Mahmoud Ahmadinejad’s claim that “we don’t have homosexuals in Iran” should be taken, like his wish to wipe Israel off the map, as a serious expression of his regime’s ambitions. The gay-rights movement in America and the liberal press took his homosexual comments as either a joke or a demonstration of one man’s “intolerance.” This reaction exemplifies the catastrophic implications of the intersection of a nuclear Iran and an American Left that does not take Ahmadinejad seriously. Make no mistake: the Islamic republic has genocidal ambitions, and not only for those Israeli “occupiers.”
If any gay solidarity exists, then one of its key concepts should be defending the countries that permit homosexuals to live and confronting the regimes that do not. But on today’s PlanetOut, which calls itself “the leading global media company exclusively serving the gay community,” the website’s two headlines in bold have been “Lesbian parents just fine” and “The Queer world cup”; Ahmadinejad’s comments are relegated to an Associated Press link. The Human Rights Campaign, America’s “largest national gay civil rights organization,” issued a paragraph-length press release: “Ahmadinejad’s denial that there are gay people in Iran shows the extent to which he devalues the lives of the many citizens his government has and continues to violate.” These are not fighting words.
If Columbia University President Lee Bollinger had a burning desire to expose Columbia students to Islam and the realities of contemporary Iran, then inviting Iranian President Mahmoud Ahmadinejad to speak was not the most effective method of exposure.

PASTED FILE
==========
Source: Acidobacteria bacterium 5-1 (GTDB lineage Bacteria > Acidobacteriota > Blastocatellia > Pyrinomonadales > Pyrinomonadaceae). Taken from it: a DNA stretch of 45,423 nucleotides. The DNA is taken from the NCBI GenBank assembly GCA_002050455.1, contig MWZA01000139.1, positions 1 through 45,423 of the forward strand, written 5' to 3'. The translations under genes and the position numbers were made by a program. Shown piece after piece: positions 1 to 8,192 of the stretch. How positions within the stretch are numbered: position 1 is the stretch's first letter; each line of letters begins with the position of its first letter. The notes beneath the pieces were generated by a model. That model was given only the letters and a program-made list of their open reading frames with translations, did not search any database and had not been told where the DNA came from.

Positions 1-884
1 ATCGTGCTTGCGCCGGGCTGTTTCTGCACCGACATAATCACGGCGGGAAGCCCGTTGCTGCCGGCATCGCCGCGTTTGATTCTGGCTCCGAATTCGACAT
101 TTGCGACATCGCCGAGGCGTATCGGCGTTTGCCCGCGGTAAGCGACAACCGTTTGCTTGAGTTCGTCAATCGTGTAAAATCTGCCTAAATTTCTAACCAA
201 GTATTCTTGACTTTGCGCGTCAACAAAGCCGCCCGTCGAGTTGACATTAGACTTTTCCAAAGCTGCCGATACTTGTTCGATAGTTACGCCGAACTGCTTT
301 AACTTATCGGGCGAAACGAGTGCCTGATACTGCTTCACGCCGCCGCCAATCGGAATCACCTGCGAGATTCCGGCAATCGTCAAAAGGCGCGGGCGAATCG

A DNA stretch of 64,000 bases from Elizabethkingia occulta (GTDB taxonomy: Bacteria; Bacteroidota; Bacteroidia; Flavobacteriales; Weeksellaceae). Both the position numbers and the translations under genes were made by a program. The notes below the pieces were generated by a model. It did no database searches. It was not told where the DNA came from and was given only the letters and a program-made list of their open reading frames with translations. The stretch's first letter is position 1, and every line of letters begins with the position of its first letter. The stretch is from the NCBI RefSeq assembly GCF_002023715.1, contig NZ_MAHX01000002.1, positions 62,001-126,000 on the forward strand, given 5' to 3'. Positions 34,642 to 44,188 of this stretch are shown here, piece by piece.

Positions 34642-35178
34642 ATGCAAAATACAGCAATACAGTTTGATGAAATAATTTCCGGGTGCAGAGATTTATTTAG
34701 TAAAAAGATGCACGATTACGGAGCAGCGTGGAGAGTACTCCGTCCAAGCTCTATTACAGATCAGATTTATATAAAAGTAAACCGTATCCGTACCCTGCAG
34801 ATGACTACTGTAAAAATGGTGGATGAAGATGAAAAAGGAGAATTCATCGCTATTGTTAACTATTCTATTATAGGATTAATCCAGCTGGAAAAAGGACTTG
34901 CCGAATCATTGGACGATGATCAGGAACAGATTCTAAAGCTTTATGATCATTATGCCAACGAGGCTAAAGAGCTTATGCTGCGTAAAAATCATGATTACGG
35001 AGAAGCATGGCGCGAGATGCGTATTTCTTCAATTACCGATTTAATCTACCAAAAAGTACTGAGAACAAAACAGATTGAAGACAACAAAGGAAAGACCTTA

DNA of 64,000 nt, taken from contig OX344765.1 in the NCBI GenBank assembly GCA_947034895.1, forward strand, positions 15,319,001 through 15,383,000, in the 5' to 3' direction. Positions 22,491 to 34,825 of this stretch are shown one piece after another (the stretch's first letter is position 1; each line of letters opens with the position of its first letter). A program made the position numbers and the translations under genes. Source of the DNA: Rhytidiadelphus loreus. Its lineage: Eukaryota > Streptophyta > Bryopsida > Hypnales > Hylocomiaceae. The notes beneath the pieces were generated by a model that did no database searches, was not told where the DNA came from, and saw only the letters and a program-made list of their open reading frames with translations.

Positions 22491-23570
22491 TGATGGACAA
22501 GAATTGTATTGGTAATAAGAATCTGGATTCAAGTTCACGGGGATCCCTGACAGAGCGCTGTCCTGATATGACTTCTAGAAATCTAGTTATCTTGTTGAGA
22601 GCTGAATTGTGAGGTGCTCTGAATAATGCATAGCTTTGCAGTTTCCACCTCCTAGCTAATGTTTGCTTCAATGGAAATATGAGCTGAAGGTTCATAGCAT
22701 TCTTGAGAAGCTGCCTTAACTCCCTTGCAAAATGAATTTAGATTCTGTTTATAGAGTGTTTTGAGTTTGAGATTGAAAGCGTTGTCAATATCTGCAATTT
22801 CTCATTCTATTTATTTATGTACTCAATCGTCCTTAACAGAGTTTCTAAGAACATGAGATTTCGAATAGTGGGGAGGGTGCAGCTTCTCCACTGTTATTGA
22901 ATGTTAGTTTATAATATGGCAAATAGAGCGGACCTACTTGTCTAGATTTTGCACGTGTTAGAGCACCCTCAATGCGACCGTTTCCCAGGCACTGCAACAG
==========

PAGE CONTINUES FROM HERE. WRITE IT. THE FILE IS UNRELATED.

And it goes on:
Ahmadinejad is first and foremost a politician, an extraordinarily shrewd one at that. His goal is not education, but rather propagation of his odious ideas.
Given the two leaders’ divergent goals—one to educate and the other to indoctrinate—it seems odd that President Bollinger extended Ahmadinejad an invite. Why not ask Iranian scholars or journalists to illuminate aspects of Iranian society? Well, SIPA, Columbia’s School of International and Public Affairs, has done just that. As it says on SIPA’s website:
“Over the course of the 2007-2008 academic year, SIPA will host a lecture series examining the thirty year history of the Islamic Republic of Iran. Political leaders, scholars, and human rights activists will be invited to discuss the impact of the Islamic Republic of Iran on international security, peace, human rights, energy, and other critical issues.”
Dandy. I guess inviting Ahmadinejad rounded out the playbill, and had the added benefit of making not only the Columbia President, but also the Iranian President, look good.
In today’s Washington Post we read that
[v]iolent crime in the United States rose more than previously believed in 2006, continuing the most significant increase in more than a decade, according to an FBI report released yesterday. The FBI’s Uniform Crime Reporting Program found that robberies surged by 7.2 percent and homicides rose 1.8 percent from 2005 to 2006. Violent crime overall rose 1.9 percent, substantially more than an increase of 1.3 percent estimated in a preliminary FBI report in June. The jump was the second in two years, following a 2.3 percent rise in 2005. Taken together, the two years represent the first steady increase in violent crime since 1993, FBI records show. The uptick presents a significant political challenge for the Bush administration, which has faced growing criticism from congressional Democrats, big-city mayors, and police chiefs for presiding over cuts in federal assistance to local law enforcement agencies over the past six years.